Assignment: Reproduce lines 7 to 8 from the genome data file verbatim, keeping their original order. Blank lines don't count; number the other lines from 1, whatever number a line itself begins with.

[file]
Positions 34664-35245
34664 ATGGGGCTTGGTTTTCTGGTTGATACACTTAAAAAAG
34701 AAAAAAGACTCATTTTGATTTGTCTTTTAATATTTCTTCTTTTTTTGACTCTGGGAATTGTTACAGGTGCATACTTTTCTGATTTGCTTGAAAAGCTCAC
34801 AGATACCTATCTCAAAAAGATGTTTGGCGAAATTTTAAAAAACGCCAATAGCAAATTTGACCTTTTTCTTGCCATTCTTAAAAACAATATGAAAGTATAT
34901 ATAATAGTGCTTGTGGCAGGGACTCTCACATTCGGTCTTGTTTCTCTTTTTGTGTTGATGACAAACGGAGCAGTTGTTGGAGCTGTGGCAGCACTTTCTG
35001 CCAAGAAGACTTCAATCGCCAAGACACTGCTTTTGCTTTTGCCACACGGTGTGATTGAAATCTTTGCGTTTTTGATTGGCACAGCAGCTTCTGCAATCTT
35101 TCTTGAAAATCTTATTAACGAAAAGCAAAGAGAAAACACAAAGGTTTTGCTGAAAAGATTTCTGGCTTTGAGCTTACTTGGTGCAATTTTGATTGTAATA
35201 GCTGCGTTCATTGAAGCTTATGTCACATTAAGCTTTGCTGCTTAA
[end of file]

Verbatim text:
35101 TCTTGAAAATCTTATTAACGAAAAGCAAAGAGAAAACACAAAGGTTTTGCTGAAAAGATTTCTGGCTTTGAGCTTACTTGGTGCAATTTTGATTGTAATA
35201 GCTGCGTTCATTGAAGCTTATGTCACATTAAGCTTTGCTGCTTAA